Bucari: I thought at first that working with such a young cast would be difficult, but working with Noah Silverman and Julian Murdoch was a real pleasure. Both of them have real maturity for their age and seemed to understand the topic well for boys their age. I was actually very honored to work with Noah, who plays Timothy. One of Noah’s older brothers suffers from Bipolar Disorder, Anxiety and Depression, so the topic was really important to him. Not only did Noah want to make sure the film was accurate, but he also wanted to make sure that we wouldn’t portray Timothy as a bad person or a monster.

Finding Timothy’s little brother was more complex. I had worked with Julian before so I was confident in his acting capability, but I was a bit worried about the maturity of the material. Julian is extraordinarily mature for his age and his family has been extremely supportive of the film. They are also very interested in raising awareness of mental illness.

It really was a pleasure working with all of the young people in the cast. We made sure that everyone felt very safe and comfortable. The first time the cast met, everyone seemed to bond and become a real family instantly. Cheryl Allison, who played the mom in the film, really went out of her way to connect with the boys to make sure that they felt at ease. We were also very lucky to have Renae Baker on the team, who is a great child acting coach. It was a pleasure working with all of them.
Bucari: When I was writing the story I needed a catalyst, something dramatic enough to raise awareness of the reality of children’s mental health issues and to raise an important question: what could happen if a child has a mental illness that is left untreated? Even though the shooting is barely mentioned in the film, it was important to me to connect the story of this family to what is happening in the real world. Every mother can relate to our mother in the film, especially when she learns about the shooting. What happened in Newtown was a tragedy beyond words, but it seemed to be the first time that people started discussing mental illness in a way that acknowledged that the underlying problem is lack of treatment. One out of every five kids suffers from a mental health disorder at any given time.
Allen: Those are amazing numbers. I had no idea. People usually fear what they don’t know – and I’m sure many people do not understand what happens behind closed doors in the families of someone with mental illness. Were you at all concerned about the light your film shines on this illness?

Bucari: Mental illness seems to be treated like cancer was 20 years ago. Everyone is afraid of the word and no one fully understands how it is affecting us. Some parents just don’t want to label their kids and many other are just afraid and blame themselves. They live in shame that the society will never accept them and don’t know where to turn for help.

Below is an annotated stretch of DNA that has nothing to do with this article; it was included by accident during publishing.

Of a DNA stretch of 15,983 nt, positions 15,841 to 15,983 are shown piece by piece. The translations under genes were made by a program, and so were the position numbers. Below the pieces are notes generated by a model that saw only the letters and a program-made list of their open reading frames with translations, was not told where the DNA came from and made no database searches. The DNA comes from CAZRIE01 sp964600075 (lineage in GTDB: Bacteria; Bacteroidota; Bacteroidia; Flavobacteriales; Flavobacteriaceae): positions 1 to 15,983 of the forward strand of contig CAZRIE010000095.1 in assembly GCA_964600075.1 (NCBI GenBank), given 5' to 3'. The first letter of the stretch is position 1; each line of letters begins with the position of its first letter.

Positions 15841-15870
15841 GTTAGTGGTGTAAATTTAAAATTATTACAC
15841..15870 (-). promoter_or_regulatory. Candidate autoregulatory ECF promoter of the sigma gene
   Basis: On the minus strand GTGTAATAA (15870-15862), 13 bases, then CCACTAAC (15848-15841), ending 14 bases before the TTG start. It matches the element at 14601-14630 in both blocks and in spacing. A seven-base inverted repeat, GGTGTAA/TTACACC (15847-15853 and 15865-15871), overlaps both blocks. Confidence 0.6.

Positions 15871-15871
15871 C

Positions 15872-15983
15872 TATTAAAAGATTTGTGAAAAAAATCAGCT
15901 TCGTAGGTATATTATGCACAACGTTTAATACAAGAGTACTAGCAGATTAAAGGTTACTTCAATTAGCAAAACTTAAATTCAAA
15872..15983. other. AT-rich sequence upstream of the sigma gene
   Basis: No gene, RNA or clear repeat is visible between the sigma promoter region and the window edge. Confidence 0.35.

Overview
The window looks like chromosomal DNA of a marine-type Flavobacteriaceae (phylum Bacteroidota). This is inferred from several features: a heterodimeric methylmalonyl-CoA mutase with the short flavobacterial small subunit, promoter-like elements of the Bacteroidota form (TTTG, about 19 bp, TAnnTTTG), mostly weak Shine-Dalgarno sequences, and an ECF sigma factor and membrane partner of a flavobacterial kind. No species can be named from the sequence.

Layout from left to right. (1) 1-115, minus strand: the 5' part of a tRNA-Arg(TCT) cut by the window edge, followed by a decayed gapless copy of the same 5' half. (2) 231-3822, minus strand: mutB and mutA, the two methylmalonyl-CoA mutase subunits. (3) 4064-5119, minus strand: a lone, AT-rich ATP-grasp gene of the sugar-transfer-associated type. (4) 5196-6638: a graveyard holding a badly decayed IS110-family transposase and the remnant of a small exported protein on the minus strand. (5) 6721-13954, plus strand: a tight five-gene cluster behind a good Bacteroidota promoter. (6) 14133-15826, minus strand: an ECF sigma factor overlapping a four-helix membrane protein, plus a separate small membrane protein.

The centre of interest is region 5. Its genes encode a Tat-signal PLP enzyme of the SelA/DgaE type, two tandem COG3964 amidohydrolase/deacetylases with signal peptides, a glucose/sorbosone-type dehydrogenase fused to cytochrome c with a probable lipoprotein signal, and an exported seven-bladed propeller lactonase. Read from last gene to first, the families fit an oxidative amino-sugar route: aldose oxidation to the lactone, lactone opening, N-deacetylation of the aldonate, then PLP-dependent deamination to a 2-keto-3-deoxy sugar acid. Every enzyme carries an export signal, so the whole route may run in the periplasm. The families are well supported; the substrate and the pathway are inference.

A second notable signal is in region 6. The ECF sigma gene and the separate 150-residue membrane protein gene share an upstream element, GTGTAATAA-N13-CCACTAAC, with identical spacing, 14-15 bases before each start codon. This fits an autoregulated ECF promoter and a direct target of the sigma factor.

Allen: I know you share several facts in the teaser for the film, but have you talked to many families that live this life either before writing it or since screening it?
Bucari: We were very fortunate and honored to have Randi Silverman as our associate producer. She is a cancer survivor and a parent of a bipolar child. I met her after writing the first draft of the story and she was blown away by how realistic and powerful the script was. I didn’t realize until I spoke with her about her personal experiences just how close to reality I was. She helped make sure that the script was as realistic as possible and spent a great deal of time talking with us about what it really is like to raise a child with a serious mental health disorder.

My story became her story. Our goal was to make sure that the character with a mental illness was not portrayed as a monster or a sociopath, which is what we have seen before on films. We wanted to tell a story of a wonderful, smart kid who is struggling everyday day with an illness so terrible that no words can describe it.

What makes our film special is the fact that in real life Noah was the little brother in my story. Now he is playing the part of the older brother suffering with the illness.
Allen: The story surrounding the film seems just as powerful that so many involved had a stake in it. What is your hope for the film? What do you want people to take away from it?

Bucari: Our hope for the film is to share it with as many people as we can and screen it wherever we can.

One of the next steps for the film is to wait and see where the world premiere is going to be and which Festival will be the first. We already submitted to more than 35 festivals all over the world.

After a year or so of promoting it through Film Festivals, we would like to give the film a Second Life by using it to promote awareness of children and adolescent mental health issues and to fight the stigma associated with mental illness. Ultimately, our main goal is to help families get help for their kids and restore hope for them.

Allen: Where can people find more information about it?

Bucari: You can find information about the movie on IMDb and of course on our Facebook page.

Allen: Thank you for not only bringing this topic into focus, but spending time to discuss it with me today. I do believe the more people that discuss a topic (whatever that may be), the less fear people will have about it.

Official trailer of Illness available via IMDb.

‘OC87’: A First Film, Personal And Hard-Won by Andrew Lapin

‘OC87’: A First Film, Personal And Hard-Won by Andrew Lapin
from npr:
[url]http://www.npr.org/2012/05/24/153293489/oc87-a-first-film-personal-and-hard-won[/url]
‘OC87’: A First Film, Personal And Hard-Won

by Andrew Lapin
May 24, 2012

Bud Clayman is not the sort of person who typically attracts cameras. Pudgy, with a droning voice and a cackle his own father says makes him sound like a chicken, Clayman harbored dreams of becoming a filmmaker in Los Angeles after college — dreams complicated by his Asperger’s syndrome, obsessive-compulsive disorder, bipolar disorder and depression.

Three decades and several breakdowns later, he’s made his first film: a document of his own struggles with mental illness.